We'd already decided we wanted to visit both upper and lower canyons so we went on to Lower Antelope Canyon, whose Navajo name is Hasdeztwazi or "spiral rock arches". We weren't really expecting much here - otherwise why do so few people come? But it was wonderful.
We were the only visitors here with our guitar-playing guide. He said barely a word, so no helpful info, but led us over the sandy terraine to the entrance to the canyon which is through a crack in the ground. We scrambled down and entered the most amazing space. It is astonishingly beautiful.
We climbed down quite a long way, sometimes on ladders or steep wooden stairways, working through very narrow passages, the sandy colours shading into soft lilac, swirling in curved striations. Our guide kept just ahead of us, always out of sight but softly playing his guitar - magical.
US89 carries on south out of Page to drop abruptly down off the mesa onto a vast plain. A little further on US89A branches off to Navajo Bridge which crosses Marble Canyon.
On the western side of the bridge a detour north leads to Lees Ferry (with an outrageous $15 fee to park in the area!) - the disembarking point for the gentle float trips coming down from just below the dam.
A short way along Lees Ferry Road is the entrance to Cathedral Wash - here it is all red rocks but further in hikers say it turns white - maybe one to try next time we're here.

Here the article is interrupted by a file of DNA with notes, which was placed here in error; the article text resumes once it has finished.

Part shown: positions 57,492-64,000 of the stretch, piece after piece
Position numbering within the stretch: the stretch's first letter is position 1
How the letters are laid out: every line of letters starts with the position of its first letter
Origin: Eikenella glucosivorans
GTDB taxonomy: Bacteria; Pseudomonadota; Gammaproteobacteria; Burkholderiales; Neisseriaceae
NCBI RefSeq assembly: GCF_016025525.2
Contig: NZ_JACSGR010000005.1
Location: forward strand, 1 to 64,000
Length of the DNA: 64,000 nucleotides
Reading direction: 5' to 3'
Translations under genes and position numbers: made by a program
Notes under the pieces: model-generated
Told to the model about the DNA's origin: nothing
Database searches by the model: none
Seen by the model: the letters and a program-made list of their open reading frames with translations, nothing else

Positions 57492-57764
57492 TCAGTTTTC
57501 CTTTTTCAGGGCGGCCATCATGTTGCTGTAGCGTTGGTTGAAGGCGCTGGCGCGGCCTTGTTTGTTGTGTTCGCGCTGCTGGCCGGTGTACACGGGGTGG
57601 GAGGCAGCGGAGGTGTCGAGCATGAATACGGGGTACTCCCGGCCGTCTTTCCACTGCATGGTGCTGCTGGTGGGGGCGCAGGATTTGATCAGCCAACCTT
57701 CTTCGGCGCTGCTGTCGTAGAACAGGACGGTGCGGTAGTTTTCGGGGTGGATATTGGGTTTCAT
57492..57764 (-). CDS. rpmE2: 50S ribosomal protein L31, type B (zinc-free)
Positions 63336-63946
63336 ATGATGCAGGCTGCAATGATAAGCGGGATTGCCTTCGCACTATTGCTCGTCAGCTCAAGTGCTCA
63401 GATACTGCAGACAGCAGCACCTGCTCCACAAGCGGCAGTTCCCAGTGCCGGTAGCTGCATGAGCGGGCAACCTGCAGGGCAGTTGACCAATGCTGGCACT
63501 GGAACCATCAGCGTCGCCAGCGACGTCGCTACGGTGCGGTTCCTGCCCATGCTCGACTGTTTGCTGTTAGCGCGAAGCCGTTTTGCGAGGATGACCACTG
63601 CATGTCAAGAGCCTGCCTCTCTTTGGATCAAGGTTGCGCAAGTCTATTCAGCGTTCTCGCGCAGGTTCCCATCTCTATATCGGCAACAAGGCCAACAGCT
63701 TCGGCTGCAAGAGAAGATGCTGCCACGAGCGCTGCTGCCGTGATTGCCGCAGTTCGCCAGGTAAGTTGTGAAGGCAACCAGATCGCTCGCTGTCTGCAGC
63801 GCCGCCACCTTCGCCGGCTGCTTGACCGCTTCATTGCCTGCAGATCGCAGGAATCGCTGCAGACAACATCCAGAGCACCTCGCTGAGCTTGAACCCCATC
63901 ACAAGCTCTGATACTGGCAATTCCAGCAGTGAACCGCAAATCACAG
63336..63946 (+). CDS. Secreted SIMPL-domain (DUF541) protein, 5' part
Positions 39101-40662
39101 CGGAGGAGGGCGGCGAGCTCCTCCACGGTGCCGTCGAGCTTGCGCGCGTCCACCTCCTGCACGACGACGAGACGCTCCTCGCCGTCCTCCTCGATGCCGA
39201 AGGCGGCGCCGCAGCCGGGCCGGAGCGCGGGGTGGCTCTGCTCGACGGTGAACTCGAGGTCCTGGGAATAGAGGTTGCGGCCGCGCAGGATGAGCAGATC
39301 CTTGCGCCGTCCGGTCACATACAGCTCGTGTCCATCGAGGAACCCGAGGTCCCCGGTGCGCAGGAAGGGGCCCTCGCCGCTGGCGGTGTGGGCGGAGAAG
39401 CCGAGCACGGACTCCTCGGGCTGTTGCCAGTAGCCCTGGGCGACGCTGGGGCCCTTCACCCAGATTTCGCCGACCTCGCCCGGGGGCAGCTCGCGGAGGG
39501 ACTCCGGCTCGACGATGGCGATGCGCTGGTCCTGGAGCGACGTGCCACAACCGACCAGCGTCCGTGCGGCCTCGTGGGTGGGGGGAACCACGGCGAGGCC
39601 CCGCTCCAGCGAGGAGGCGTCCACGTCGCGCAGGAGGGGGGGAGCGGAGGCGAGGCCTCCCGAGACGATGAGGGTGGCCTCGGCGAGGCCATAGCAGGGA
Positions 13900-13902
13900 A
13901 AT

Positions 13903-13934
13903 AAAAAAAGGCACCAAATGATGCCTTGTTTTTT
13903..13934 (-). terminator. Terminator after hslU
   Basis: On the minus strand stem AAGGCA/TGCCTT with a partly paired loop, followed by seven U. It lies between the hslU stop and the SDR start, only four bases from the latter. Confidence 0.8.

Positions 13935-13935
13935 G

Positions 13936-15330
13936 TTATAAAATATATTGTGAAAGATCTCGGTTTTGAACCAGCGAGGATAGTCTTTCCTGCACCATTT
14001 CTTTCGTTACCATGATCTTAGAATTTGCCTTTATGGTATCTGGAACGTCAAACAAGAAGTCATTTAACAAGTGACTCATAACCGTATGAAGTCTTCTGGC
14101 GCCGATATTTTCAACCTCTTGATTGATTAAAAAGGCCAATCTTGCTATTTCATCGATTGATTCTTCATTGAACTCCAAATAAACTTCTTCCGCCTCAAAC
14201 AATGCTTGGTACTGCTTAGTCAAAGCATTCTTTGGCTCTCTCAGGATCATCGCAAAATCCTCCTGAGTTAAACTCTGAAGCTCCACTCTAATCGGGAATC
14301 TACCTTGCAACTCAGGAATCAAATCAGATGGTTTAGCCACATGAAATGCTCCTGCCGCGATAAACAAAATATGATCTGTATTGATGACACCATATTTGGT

A large - very large! - standing rock can be seen at the side of the road. An information board tells how the boulder fell from the cliff above thousands of years ago, since when about 6 ft (1.8m) of the softer ground below it has eroded away.
At the actual Lees Ferry landing area it's swarming with tourists, but just down river it's an extremely pleasant spot, popular with anglers and those looking for peace and quiet, with the huge Colorado River rolling by on its way to the Grand Canyon.
Down river the Vermilion Cliffs recede into the distance. We were continuing on 89A west to Las Vegas and the road runs dead straight below the deep red cliffs unitl it hits the Kaibab Mountains and starts to climb - we stopped here for some megnificent views back east to the Vermilion Cliffs.